Using Context to Identify Difficult Driving Situations in Unstructured Environments
We present a context-based machine-learning approach for identifying difficult driving situations using sensor data that is readily available in commercial vehicles. The goal of this system is improve vehicle safety by alerting drivers to potentially dangerous situations. The context-based approach is a two-step learning process by first performing unsupervised learning to discover meaningful regularities, or “contexts,” in the vehicle data and then performing supervised learning, mapping the current context to a measure of driving difficulty. To validate the benefit of this approach, we collected driving data from a set of experiments involving both on-road and off-road driving tasks in unstructured environments. We demonstrate that context recognition greatly improves the performance of identifying difficult driving situations and show that the driving-difficulty system achieves a human level of performance on cross-validation data.
KeywordsArea Under Curve Commercial Vehicle Controller Area Network Unstructured Environment Vehicle Data
Unable to display preview. Download preview PDF.
- 1.NHTSA: Traffic safety facts: 2006 data. Technical Report DOT HS 810 807, U.S. Department of Transportation, National Highway Traffic Safety Administration (2007) Google Scholar
- 2.Klauer, S., Dingus, T., Neale, V., Sudweeks, J., Ramsey, D.: The impact of driver inattention on near-crash/crash risk: An analysis using the 100-car naturalistic driving study data. Technical Report DOT-HS-810-594, National Highway Traffic Safety Administration (2006)Google Scholar
- 3.Duda, R.O., Hart, P.E., Stork, D.G.: Pattern Classification, 2nd edn. Wiley-Interscience, New York (2001)Google Scholar
- 6.Montemerlo, M., Thrun, S., Dahlkamp, H., Stavens, D., Strohband, S.: Winning the DARPA Grand Challenge with an AI robot. In: Proceedings of the AAAI National Conference on Artificial Intelligence (2006)Google Scholar
- 8.Fletcher, L., Apostoloff, N., Petersson, L., Zelinsky, A.: Driver assistance systems based on vision in and out of vehicles. In: Proceedings of the IEEE Intelligent Vehicles Symposium (2003)Google Scholar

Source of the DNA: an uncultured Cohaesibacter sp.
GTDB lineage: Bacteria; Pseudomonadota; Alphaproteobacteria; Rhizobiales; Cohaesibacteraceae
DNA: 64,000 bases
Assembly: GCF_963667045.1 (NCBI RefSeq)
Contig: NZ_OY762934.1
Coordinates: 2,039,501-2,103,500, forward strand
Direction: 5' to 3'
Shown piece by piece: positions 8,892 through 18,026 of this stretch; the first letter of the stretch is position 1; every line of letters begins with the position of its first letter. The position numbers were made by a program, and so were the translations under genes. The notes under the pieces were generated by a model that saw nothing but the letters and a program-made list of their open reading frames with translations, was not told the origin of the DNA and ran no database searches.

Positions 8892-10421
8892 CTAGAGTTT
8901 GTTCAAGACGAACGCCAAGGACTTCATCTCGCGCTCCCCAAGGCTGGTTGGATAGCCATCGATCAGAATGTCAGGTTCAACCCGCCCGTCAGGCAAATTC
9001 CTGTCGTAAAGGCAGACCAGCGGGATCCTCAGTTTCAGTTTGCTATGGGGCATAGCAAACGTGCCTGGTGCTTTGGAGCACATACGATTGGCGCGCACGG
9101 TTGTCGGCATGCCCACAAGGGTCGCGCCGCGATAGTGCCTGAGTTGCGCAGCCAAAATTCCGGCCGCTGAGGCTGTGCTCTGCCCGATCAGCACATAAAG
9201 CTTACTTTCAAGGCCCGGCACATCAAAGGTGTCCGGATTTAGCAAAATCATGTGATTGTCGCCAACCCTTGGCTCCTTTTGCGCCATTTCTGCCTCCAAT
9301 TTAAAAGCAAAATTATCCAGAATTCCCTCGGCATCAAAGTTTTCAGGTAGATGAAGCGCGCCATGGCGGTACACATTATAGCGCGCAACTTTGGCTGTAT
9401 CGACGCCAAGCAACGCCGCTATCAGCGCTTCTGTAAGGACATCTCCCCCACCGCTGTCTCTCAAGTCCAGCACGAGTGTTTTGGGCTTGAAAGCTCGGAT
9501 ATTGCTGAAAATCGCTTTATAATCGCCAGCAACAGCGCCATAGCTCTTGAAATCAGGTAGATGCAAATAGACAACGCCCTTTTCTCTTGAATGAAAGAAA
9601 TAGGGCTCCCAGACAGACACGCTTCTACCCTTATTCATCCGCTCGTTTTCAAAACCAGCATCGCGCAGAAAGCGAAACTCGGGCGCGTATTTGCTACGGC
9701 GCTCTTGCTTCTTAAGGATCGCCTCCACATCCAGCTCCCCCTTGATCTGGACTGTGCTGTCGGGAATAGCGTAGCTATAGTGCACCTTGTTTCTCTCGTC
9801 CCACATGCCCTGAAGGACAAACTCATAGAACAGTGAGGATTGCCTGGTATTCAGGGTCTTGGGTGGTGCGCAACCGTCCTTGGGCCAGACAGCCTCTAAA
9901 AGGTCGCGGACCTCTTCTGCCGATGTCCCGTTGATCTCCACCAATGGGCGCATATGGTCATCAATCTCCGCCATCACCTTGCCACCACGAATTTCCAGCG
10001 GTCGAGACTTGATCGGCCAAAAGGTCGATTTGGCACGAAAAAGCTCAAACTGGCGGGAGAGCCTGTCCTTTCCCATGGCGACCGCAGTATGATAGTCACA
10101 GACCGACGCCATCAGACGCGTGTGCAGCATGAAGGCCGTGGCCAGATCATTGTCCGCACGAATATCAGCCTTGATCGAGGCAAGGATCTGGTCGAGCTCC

- 9.Miller, B.W., Hwang, C.H., Torkkola, K., Massey, N.: An architecture for an intelligent driver assistance system. In: Proceesings of the IEEE Intelligent Vehicles Symposium, pp. 639–644 (2003)Google Scholar
- 10.Himberg, J., Korpiaho, K., Mannila, H., Tikanmaki, J., Toivonen, H.T.: Time series segmentation for context recognition in mobile devices. In: IEEE International Conference on Data Mining (2001)Google Scholar
- 11.Boutell, M., Luo, J.: Incorporating temporal context with content for classifying image collections. In: Proceedings of the 17th International Conference on Pattern Recognition, vol. 2, pp. 947–950 (2004)Google Scholar
- 12.Dixon, K.R., Lippitt, C.E., Forsythe, J.C.: Supervised machine learning for modeling human recognition of vehicle-driving situations. In: Proceedings of the IEEE/RSJ International Conference on Intelligent Robots and Systems (2005)Google Scholar
- 14.Kohlmorgen, J., Dornhege, G., Braun, M., Blankertz, B., Muller, K.R., Curio, G., Hagemann, K., Bruns, A., Schrauf, M., Kincses, W.: Improving human performance in a real operating environment through real-time mental workload detection. In: Toward Brain-Computer Interfacing, pp. 409–422. MIT Press, Cambridge (2007)Google Scholar
- 15.Fletcher, R.: Practical Methods of Optimization, 2nd edn. Wiley Interscience, New York (1987)Google Scholar